A network of insurance supervisors and regulators, including the Monetary Authority of Singapore, have voiced support for the adoption of a global standard for climate disclosure.
The group, the Sustainable Insurance Forum (SIF), welcomes the recommendations and guidance of the Financial Stability Board (FSB) Task Force on Climate-related Financial Disclosures (TCFD).
Other members of the group include the Australian Prudential Regulation Authority, California Department of Insurance and the Bank of England-Prudential Regulation Authority and UAE Insurance Authority.
The SIF says in a statement that climate disclosure within the insurance sector is important to accurately forecast and manage risks and suggests it will prove instrumental in ensuring the protection of policyholders, the resilience of insurance firms and the stability of the industry as a whole.
In its role as risk manager, risk carrier and investor, the insurance sector plays a cornerstone role in the management of climate-related risks and opportunities, the statement says.
Clear, comparable and consistent climate-related financial disclosure enable insurance firms to improve their management of physical and transition risks in their underwriting operations, as well as strengthen the consideration of climate-related factors in their investment decision-making. Effective disclosure is also important to enable investors, consumers and supervisors to have an informed view of an insurance firm’s performance and prospects.
The TCFD market-led process has delivered a set of voluntary recommendations that provide a comprehensive new framework for disclosing climate-related financial risks and opportunities. Most importantly, it provides a practical way for translating climate change factors into decision-useful information that identifies the material financial impacts for corporate and financial sectors.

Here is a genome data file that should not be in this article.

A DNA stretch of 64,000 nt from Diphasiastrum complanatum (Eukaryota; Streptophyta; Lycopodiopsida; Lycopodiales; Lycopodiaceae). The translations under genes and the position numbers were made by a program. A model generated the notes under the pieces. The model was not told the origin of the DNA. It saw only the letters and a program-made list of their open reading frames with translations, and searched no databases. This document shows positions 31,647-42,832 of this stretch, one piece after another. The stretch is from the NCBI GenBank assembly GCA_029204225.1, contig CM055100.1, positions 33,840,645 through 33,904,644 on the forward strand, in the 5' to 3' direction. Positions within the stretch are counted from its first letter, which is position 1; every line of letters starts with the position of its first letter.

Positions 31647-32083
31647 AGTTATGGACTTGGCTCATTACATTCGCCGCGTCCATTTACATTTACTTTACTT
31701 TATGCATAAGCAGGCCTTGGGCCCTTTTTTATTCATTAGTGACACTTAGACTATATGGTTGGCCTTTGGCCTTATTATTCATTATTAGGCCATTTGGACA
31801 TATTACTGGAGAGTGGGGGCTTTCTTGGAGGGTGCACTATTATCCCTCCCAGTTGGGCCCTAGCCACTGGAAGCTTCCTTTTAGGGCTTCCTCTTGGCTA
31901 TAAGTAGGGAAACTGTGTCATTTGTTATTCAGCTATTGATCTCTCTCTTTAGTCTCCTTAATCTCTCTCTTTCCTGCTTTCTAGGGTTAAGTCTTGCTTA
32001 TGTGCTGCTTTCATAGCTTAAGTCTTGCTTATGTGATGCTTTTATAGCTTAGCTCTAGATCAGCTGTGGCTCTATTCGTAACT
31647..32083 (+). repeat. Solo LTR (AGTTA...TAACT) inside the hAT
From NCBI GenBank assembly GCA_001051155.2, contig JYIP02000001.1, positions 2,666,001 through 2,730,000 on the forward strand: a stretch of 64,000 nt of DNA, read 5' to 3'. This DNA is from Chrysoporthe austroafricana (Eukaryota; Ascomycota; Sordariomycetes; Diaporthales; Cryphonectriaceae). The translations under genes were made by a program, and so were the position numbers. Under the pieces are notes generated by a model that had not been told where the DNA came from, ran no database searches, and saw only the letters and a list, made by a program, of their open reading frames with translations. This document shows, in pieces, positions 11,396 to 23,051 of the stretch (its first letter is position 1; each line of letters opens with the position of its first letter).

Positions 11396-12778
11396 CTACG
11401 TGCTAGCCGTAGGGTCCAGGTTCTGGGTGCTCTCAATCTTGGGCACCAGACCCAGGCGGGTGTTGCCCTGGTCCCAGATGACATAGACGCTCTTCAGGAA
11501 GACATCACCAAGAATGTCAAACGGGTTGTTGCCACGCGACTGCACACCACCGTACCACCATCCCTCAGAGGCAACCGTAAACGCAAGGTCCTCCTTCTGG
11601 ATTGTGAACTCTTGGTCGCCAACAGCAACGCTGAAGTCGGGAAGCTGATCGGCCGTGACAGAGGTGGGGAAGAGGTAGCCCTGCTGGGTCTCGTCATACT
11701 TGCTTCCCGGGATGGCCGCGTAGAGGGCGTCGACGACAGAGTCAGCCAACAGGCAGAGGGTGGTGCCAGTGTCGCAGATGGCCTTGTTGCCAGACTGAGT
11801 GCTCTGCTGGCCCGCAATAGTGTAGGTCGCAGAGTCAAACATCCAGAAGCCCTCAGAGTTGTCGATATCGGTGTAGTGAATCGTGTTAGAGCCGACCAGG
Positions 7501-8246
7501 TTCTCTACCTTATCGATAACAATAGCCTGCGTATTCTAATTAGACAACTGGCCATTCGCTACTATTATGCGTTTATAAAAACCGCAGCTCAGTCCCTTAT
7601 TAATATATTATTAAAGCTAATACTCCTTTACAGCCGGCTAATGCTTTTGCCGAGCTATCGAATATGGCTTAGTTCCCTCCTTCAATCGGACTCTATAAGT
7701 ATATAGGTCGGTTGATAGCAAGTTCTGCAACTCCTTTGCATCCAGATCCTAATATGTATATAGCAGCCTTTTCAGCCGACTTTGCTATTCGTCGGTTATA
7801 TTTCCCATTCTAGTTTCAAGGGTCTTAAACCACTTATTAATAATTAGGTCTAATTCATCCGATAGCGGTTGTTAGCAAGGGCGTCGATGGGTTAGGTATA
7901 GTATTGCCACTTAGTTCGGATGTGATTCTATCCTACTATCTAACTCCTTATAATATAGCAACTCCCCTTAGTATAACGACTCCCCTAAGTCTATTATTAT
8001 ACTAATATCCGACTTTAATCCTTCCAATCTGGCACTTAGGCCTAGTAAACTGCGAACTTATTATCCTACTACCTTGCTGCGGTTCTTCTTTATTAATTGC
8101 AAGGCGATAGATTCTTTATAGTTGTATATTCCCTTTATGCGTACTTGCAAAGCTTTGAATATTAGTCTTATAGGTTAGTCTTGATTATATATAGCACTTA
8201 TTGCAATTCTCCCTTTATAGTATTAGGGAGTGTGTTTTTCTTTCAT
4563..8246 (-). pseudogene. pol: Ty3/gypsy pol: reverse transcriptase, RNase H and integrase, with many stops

The TCFD’s overarching framework focusing on governance, strategy, risk management and metrics builds on existing practice. The specific guidance for insurance firms as underwriters and asset owners will help drive convergence in reporting, enabling comparison across the sector.
Implementation of climate disclosure recommendations
Implementation of the recommendations is now key. This will require considerable capacity building in the insurance sector, particularly in developing countries. The SIF believes that insurance supervisors can play an important role in promoting widespread adoption of the recommendations, consistent with their individual mandates and policies.
While the Task Force’s expectation is that implementation is driven by the private sector, some SIF members have determined that market discipline and voluntary action alone are not likely to be sufficient to deliver satisfactory disclosure in a timeframe that is adequate to address rising climate-related risks. Supervisors from a number of jurisdictions have already introduced requirements for climate risk reporting from insurance companies. Certain jurisdictions may make aspects of the TCFD recommendations mandatory for insurance firms, depending on their mandates and strategic objectives.